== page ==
We all have goals for our lives--dreams we want to achieve educationally, professionally, personally--and even though we know the directions, we sometimes miss a step or turn or a new situation may arise, be it a health problem, a family problem, or just a door being shut. And in these moments, we find we need to recalculate and this may come with anger, frustration, sadness, annoyance and other emotions. 

In Numbers, Balaam has a special relationship with God. He's going to meed the king of Moab, but God is not super thrilled by that idea, so He sends an angel with a sword to stand in Balaam's path and for some reason only allows Balaam's donkey to see it. The donkey, seeing the danger, diverts the course in order to save Balaam from percieved danger three times, and Balaam, frustrated because he has to recalculate, hits his donkey each time for not staying on course. 

After the third time, the donkey says to Balaam, "WHY DO YOU KEEP DOING HITTING ME?! IT HURTS!" And the donkey and Balaam then argue, until God allows Balaam to see the angel, who explains why the donkey kept averting the course. 

Balaam, now realizing he maybe should not be going to see the kind of Moab, wisely decides he should go home rather than risk his life, but the angel encourages him to go on to meet with Balak, but only if he does what God says. 

Pastor Jeff then began to talk about the journey of faith and how it involves discernment. There are moments when life recalculates us, and in those moments, we need to ask, is God leading us or are we deciding where we go? We need to discern the difference between our voice and God's. We need to be actively figuring our which is which, following the one and leaving the other.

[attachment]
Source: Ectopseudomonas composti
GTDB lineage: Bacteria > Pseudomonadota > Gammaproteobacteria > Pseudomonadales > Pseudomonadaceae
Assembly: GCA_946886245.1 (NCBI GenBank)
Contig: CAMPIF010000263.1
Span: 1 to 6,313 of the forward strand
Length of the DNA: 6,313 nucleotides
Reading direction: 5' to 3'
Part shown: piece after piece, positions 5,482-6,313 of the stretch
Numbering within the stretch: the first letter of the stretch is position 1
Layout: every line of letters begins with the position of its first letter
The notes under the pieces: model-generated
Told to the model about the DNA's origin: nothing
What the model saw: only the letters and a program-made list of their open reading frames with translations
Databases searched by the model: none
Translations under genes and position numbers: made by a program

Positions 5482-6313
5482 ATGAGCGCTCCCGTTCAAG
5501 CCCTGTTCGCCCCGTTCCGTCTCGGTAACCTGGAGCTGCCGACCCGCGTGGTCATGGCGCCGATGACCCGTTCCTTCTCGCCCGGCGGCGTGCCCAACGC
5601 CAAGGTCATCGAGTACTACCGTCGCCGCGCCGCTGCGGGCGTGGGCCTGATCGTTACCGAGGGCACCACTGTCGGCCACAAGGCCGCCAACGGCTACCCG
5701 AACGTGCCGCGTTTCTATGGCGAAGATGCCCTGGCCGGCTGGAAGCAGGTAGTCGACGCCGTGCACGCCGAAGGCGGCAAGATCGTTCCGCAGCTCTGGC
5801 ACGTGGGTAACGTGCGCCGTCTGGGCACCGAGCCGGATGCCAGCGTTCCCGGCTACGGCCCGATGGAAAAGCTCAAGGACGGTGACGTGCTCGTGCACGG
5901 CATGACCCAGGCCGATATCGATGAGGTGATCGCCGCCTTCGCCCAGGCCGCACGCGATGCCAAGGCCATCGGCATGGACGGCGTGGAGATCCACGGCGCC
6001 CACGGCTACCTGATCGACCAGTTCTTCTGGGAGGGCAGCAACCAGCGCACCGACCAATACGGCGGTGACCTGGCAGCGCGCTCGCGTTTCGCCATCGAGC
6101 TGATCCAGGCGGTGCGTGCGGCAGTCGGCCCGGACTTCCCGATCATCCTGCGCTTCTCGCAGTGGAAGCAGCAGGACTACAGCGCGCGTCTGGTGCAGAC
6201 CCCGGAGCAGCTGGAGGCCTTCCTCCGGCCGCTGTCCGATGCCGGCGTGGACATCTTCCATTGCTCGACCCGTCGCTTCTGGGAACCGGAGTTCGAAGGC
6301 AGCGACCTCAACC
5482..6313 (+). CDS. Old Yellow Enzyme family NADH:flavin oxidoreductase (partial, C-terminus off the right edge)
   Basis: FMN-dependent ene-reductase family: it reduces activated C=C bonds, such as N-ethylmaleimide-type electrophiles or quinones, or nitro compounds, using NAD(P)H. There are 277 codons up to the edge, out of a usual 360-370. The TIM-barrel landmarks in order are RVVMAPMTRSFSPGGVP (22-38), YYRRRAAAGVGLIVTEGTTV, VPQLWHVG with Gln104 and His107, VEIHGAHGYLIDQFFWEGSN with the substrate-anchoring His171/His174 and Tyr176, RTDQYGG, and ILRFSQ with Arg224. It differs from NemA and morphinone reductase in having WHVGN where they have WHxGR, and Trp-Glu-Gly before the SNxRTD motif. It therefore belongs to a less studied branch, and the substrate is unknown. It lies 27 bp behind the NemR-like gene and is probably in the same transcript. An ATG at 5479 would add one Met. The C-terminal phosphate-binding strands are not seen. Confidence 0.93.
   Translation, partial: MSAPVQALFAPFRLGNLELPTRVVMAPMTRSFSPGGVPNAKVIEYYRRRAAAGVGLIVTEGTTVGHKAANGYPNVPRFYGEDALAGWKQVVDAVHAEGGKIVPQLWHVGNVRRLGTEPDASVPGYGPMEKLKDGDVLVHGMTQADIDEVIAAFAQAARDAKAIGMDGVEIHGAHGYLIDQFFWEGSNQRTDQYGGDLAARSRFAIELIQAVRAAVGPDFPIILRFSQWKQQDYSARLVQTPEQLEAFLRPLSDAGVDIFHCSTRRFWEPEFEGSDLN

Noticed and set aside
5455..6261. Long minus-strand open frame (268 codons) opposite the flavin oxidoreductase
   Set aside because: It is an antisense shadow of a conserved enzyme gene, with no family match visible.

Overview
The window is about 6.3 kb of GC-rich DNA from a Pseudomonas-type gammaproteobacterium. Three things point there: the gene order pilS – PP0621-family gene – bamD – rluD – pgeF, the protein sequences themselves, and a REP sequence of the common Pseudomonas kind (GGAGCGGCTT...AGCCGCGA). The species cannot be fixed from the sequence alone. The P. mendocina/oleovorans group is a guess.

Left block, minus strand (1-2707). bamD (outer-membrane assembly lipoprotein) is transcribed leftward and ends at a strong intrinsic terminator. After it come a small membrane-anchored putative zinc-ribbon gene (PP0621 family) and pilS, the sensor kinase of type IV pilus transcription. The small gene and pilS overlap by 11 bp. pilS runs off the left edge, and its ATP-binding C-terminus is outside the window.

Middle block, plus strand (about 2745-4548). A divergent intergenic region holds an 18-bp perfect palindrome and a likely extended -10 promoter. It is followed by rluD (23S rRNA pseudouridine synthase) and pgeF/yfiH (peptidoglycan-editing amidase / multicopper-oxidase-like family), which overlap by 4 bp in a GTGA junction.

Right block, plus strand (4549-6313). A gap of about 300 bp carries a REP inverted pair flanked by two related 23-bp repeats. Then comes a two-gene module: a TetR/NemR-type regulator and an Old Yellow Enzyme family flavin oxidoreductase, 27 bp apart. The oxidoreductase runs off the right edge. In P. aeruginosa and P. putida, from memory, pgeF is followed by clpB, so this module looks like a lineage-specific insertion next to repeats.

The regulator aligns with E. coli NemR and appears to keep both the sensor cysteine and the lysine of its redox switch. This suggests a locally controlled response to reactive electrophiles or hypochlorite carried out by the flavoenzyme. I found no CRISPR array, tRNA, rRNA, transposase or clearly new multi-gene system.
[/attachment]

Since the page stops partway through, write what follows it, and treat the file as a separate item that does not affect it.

Especially when life seems to recalculate us. We need to turn to God and ask, "Now what?"

This process of discernment means paying attention to the divine messengers God places in our paths--our friends, teachers, mentors, maybe even our donkeys. Who is God asking us to pay attention to? What are the voices saying? Is God asking us to recalculate our plans for our lives or to go ahead with His blessing?

God is always speaking to us in the moments when life recalculates us, not passive aggressively, with exasperation, anger, frustration, or annoyance, but with a voice of love, challenge, and grace.

Ten months ago, my life recalculated me. It sent me home from my dream college to deal with my health and mental illnesses. It took me down a road I never thought I would be on at this point in my life. I still find myself exasperated and saddened I missed out on a semester and a half of college.  

In 22 days, I am planning on moving back to Gettysburg for what should be my junior year of school. And for the past four months or so, I have been having doubts about returning. Others in my life have also been having similar doubts, to which I've put on a brave front, but the truth is... I'm filled with so much anxiety and fear about returning that I'm not sure it's the right decision. If it was the right decision, I'd feel 100% confident in it, wouldn't I? 

And this morning, I was challenged to ask myself another question: Is God leading me or am I the one deciding where I go? 

I honestly don't know. If I look at the could-be messengers God has placed in my path, I am hearing mixed opinions. I'm listening to the voices but I don't know what they're saying to me. 

How do I know who God is speaking through? How do I know if God is telling me to go ahead with the journey I'm on or if He is asking me to recalculate my plans? What if I don't have enough faith to discern any of this? What if I misunderstand God's voice and make the wrong decision? 

I don't know.